Friedrich Wilhelm Christian Karl Ferdinand Freiherr von Humboldt (June 22, 1767 – April 8, 1835), government functionary, diplomat, philosopher, founder of Humboldt Universität in Berlin, friend of Goethe and especially of Schiller, is especially remembered as a German linguist who introduced a knowledge of the Basque language to European intellectuals.
His younger brother Alexander von Humboldt was an equally famous naturalist and scientist.
Wilhelm von Humboldt was a philosopher of note and published On the Limits of State Action in 1810, the boldest defence of the liberties of the Enlightenment. It anticipated John Stuart Mill's essay On Liberty by which von Humboldt's ideas became known in the English-speaking world. He describes the development of liberalism and the role of liberty in individual development and in pursuit of excellence. He also describes the necessary conditions without which the state must not be allowed to limit the action of individuals. Friedrich Hayek considers Humboldt the greatest German philosopher of liberty.
As Prussian minister of education, he oversaw the system of Technische Hochschulen and gymnasien that made Prussia, and subsequently the German Empire, the strongest European power and the scientific and intellectual leader of the world.
As a successful diplomat between 1802 and 1819, Humboldt was plenipotentiary Prussian minister at Rome from 1802, ambassador at Vienna from 1812 during the closing struggles of the Napoleonic Wars, at the congress of Prague (1813) where he was instrumental in drawing Austria to ally with Prussia and Russia against France, a signer of the peace treaty at Paris and the treaty between Prussia and defeated Saxony (1815), at Frankfurt settling post-Napoleonic Germany, and at the congress at Aachen in 1818. However, the increasingly reactionary policy of the Prussian government made him give up political life in 1819; and from that time forward he devoted himself solely to literature and study.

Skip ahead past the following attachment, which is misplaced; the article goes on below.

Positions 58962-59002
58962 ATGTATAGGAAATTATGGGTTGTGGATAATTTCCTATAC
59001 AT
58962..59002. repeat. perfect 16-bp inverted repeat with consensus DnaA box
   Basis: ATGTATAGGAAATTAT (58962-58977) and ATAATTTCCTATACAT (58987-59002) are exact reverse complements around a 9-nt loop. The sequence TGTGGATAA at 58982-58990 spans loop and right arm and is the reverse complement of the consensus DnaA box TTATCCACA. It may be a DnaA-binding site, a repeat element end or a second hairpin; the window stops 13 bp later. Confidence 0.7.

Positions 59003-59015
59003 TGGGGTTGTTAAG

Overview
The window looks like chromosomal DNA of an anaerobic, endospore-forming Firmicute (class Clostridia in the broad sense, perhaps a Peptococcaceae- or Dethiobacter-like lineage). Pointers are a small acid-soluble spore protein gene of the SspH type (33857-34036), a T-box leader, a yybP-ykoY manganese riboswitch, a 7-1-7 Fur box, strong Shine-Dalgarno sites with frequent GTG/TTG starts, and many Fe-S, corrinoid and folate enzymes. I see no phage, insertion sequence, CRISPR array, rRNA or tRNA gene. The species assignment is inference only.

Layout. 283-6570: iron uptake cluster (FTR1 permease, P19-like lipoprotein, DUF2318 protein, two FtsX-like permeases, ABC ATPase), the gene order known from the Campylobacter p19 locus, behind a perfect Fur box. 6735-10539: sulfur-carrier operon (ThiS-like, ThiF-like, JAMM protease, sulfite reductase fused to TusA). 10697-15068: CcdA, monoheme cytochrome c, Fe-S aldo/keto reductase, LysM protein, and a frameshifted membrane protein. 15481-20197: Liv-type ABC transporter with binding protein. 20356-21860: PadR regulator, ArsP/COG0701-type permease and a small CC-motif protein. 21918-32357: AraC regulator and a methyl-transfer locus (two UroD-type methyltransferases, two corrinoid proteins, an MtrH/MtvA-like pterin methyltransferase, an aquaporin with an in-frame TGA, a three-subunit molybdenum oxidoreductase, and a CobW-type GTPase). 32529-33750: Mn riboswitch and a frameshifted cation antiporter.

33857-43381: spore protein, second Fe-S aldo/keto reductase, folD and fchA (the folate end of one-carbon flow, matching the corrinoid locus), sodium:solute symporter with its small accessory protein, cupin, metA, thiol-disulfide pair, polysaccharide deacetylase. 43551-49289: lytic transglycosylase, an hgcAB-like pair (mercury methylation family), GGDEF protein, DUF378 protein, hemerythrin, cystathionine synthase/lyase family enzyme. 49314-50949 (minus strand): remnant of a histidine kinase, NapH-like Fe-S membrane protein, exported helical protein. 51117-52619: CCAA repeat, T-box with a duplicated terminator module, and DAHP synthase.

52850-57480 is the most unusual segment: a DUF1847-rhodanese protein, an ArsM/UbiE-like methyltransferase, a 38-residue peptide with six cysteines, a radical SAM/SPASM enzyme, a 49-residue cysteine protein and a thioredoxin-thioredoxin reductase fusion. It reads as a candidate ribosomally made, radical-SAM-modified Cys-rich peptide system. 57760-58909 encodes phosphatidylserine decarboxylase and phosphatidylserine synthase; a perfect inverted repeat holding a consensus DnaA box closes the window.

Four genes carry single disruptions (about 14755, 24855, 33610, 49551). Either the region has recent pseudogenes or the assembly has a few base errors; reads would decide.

Wilhelm von Humboldt was an adept linguist who translated Pindar and Aeschylus and studied the Basque language.
Von Humboldt's work as a philologist in the Basque language has had the most extended life of all his other work. The result of his visit to the Basque country was Researches into the Early Inhabitants of Spain by the help of the Basque language (1821). In this work von Humboldt endeavored to show, by an examination of geographical placenames, that a race or races speaking dialects allied to modern Basque once extended throughout Spain, southern France and the Balearic Islands; he identified these people with the Iberians of classical writers, and he further surmised that they had been allied with the Berbers of northern Africa. Von Humboldt's pioneering work has been superseded in its details by modern linguistics and archaeology, but is sometimes still uncritically followed even today.
Von Humboldt died while still preparing on his greatest work, on the ancient Kawi language of Java, but its introduction was published in 1836 as The Heterogeneity of Language and its Influence on the Intellectual Development of Mankind. This essay on the philosophy of speech:
He is credited with being the first European linguist to identify human language as a rule-governed system, rather than just a collection of words and phrases paired with meanings. This idea is one of the foundations of Noam Chomsky's theory of language. Chomsky frequently quotes Humboldt's description of language as a system which "makes infinite use of finite means", meaning that an infinite number of sentences can be created using a finite number of grammatical rules. In recent times, Humboldt has also been credited as an originator of the linguistic relativity hypothesis (more commonly known as the Sapir-Whorf hypothesis), approximately a century before either Edward Sapir or Benjamin Whorf.
The first subsection below is a list of works written by von Humboldt himself, the second section lists works written about him or in reaction to his writing.